If you have visited the Ithaca Farmers’ Market during the past 25 years, you have probably eaten a burrito (probably more than one) from Solaz. You probably also recognize Kristof, the founder and proprietor of this iconic IFM business. If you’re not sure whether a Solaz Frijoles Negros or Breakfast Burrito has graced your tastebuds, we can jog your memory with some related imagery:
Kristof has a pretty simple recipe for success: “I cook what I want to eat.” It just so happens that what Kristof wants to eat, most of the rest of us want to eat too, judging by the long lines that form in front of Solaz on any given day.
Kristof moved to Ithaca in 1988 from Sonora, Tuolumne County, California, deep in the Gold Rush country of the Sierra Nevadas (where they really know their way around some Mexican food). He started Solaz at the Farmers’ Market in 1989, with the original plan being to sell his salsas. After a little while, he decided it would be easy enough to make burritos on a camp stove… and serendipitously enough, he came upon a free kitchen stove on the side of the road. After removing the range from the top and making a few adjustments, he was in the burrito business! Kristof has a knack for finding useful equipment, and the know-how to repair and customize it. He takes pride in the fact that most of his equipment was salvaged.
Kristof has between 1 and 3 employees working at a time, and he credits them with keeping his business afloat when he was recovering from a leg injury a few years ago. April, who went to high school with one of his daughters, has been working with him for 4 years. For many years, his two daughters worked at Solaz, but at the moment they are both busy with their own business ventures.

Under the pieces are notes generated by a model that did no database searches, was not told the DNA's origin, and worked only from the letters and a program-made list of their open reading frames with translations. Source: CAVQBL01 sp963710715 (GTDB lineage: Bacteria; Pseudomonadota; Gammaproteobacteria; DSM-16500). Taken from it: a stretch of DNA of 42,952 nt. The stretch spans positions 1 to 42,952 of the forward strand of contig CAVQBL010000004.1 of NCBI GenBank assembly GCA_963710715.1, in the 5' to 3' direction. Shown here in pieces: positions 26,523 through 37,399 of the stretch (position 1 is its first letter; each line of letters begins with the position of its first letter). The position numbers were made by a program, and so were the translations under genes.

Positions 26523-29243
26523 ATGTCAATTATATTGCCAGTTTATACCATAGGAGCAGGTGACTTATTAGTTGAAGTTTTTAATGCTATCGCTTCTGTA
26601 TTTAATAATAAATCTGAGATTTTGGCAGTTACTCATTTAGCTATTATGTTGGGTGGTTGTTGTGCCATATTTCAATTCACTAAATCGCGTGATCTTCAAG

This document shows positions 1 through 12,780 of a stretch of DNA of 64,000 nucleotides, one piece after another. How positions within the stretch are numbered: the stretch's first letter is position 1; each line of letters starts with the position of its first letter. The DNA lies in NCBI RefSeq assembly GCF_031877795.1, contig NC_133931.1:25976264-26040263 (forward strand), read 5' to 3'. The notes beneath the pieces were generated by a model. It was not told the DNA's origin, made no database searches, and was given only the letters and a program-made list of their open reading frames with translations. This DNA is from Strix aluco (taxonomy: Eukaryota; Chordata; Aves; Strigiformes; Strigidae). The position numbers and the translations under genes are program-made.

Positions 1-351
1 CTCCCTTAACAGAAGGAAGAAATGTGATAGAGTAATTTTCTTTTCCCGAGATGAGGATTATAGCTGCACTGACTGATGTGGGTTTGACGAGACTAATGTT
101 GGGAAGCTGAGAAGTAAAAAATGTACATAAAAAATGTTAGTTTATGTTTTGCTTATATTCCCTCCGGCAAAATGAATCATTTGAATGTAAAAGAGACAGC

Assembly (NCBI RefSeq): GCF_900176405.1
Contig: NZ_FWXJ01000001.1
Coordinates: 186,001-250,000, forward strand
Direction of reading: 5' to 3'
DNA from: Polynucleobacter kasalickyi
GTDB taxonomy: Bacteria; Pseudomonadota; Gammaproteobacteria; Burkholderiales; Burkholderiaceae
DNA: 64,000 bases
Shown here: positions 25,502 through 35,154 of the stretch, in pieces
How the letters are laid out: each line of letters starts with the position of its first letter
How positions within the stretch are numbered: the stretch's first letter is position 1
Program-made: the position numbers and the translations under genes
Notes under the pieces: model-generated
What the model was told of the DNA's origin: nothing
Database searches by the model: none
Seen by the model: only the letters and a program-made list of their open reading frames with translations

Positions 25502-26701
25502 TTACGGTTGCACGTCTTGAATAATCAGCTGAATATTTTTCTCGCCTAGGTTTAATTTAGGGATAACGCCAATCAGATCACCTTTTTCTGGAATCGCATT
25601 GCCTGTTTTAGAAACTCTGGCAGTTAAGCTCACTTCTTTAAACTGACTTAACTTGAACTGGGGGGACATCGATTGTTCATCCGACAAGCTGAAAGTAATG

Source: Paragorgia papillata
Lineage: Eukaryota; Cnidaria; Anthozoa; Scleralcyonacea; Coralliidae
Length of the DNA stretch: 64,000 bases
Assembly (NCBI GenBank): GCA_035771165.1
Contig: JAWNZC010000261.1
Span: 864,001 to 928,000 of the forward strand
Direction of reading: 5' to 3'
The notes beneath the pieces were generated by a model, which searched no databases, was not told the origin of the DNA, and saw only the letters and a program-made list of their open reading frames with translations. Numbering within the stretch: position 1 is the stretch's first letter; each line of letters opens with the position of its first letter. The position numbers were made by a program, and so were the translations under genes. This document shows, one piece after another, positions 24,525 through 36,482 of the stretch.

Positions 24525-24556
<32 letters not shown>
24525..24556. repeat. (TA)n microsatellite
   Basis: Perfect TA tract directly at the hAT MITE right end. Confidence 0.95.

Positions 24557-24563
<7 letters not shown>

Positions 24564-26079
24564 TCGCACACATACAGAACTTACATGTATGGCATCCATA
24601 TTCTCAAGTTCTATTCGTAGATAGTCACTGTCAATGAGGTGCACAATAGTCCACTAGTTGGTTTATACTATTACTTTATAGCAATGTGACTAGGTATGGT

All of Solaz’s salsas and fillings are, of course, made from scratch. Their ingredients are locally sourced whenever they are seasonally available. They often uses produce from Mandeville Farm in Spencer, which was their neighbor booth at IFM for many years. Solaz will be making calabacitas with their summer squash next week. Kristof often shares food with farmer Janet Mandeville, and has witnessed the evolution of her taste in salsa: she used to only like the mild varieties, but has since become a fan of Solaz’ hot salsa.
One more interesting fact about Kristof: He has personally sorted hundreds of tons of dried beans during the course of his career. Every single bean in a Solaz burrito has been personally looked at by Kristof 3 times during the sorting process, in search of any trace of grit or gravel that may have ended up in the beans when whey were harvested. This task is so crucial that he insists on doing it himself rather than assigning it to a member of his trusted staff. It takes him 25 minutes to clean 25 pounds of beans. He knows that even a tiny bit of sand in a burrito would be enough to make you not want another bite. Rest assured that the beans in your Solaz burrito will be pristine!
If you want to learn more about Kristof and Solaz delicous burritos, you can find them at Steamboat Landing on Saturdays and Sundays, and at the Dewitt Park Market on Tuesdays. Buen provecho!